The current economic climate is further increasing scrutiny of the true value that new medicines bring to patients. The numerous diverse stakeholders, with often divergent goals and definitions of value, have created more hurdles that must be overcome if new medicines are to reach patients.
In recent years the increasing application of Health Technology Assessments (HTA) has sought to provide a link between the best available evidence and decision making.
This internationally active field continues to grow, stimulated by the need to better support disease management and clinical and policy decisions, but the approaches tend to be siloed within different countries and jurisdictions.
Pharmaceutical market access managers therefore face a complex, interconnected ecosystem with which they have to engage in an effective and efficient way. Our research has shown considerable insight can be drawn by looking not at the agencies in isolation but viewing them as a network of inter-related institutions.
Quintiles has analysed the complexities of the HTA universe using visual network analysis techniques to better understand the links and influences between HTA agencies, research institutions and their involvement in decision making. The analysis is primarily based on published data collected from HTA agencies' websites and HTA reports.
Through examing the similarities and differences in the assessment and opinions across the network of HTA agencies, institutions and stakeholders, the high degree of interconnectivity between these different players becomes apparent as they reference each other and collaborate around individual assessments.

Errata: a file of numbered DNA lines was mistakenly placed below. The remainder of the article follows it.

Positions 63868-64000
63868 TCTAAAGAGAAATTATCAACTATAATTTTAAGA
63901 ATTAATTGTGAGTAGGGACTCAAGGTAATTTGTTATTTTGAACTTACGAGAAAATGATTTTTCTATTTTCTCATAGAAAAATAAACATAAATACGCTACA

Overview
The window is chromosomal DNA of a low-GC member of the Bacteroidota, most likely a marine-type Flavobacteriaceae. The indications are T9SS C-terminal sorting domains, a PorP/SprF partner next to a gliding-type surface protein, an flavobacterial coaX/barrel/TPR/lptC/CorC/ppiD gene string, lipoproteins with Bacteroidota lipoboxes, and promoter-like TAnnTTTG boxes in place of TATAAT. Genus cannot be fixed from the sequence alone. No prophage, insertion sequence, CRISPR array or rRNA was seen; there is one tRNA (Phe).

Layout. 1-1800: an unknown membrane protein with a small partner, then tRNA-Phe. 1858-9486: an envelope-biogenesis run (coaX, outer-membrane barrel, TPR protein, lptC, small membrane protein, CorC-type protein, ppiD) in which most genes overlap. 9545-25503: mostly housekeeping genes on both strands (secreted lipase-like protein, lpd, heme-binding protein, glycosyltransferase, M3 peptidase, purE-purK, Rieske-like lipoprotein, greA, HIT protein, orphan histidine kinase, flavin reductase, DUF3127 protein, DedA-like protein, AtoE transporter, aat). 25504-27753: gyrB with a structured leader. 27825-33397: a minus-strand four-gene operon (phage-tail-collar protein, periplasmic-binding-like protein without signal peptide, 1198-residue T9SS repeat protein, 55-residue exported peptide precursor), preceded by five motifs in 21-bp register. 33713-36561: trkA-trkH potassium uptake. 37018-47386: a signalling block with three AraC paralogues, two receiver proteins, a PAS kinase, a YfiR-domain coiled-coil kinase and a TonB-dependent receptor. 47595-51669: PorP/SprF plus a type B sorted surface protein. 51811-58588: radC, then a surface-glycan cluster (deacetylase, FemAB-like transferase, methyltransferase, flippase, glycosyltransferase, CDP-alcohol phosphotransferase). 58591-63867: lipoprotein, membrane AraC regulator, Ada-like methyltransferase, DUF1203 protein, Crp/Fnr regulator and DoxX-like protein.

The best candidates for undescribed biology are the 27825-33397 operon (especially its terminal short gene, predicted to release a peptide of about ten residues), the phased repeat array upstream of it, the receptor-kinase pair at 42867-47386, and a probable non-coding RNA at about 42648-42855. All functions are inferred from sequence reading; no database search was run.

As much as profiling certain agencies like NICE in the UK or IQWiG in Germany is useful, a proper understanding of their role and impact is only possible if you see how they are CONNECTED to their peer organisations and other stakeholders. Our innovative network analysis unravels the densely interconnected data and answers questions such as; precisely how has a specific technology been assessed by different agencies?; how does a specific HTA agency operate in the HTA universe – with whom do they have similar approaches and conclusions, and with whom do they substantively differ? Are there discernible international patterns emerging in assessment decisions and why?
Answering these questions enables biopharma companies to understand who is connected to whom and who is influencing who. Ultimately, it can provide insight as to how to engage more effectively in the HTA environment.
Such engagement and understanding will help to unravel the complexities of the new health landscape where payers' influence becomes more far-reaching and interconnected through collaborative relationships among healthcare stakeholders – not only in established pharmaceutical markets but also in the emerging markets.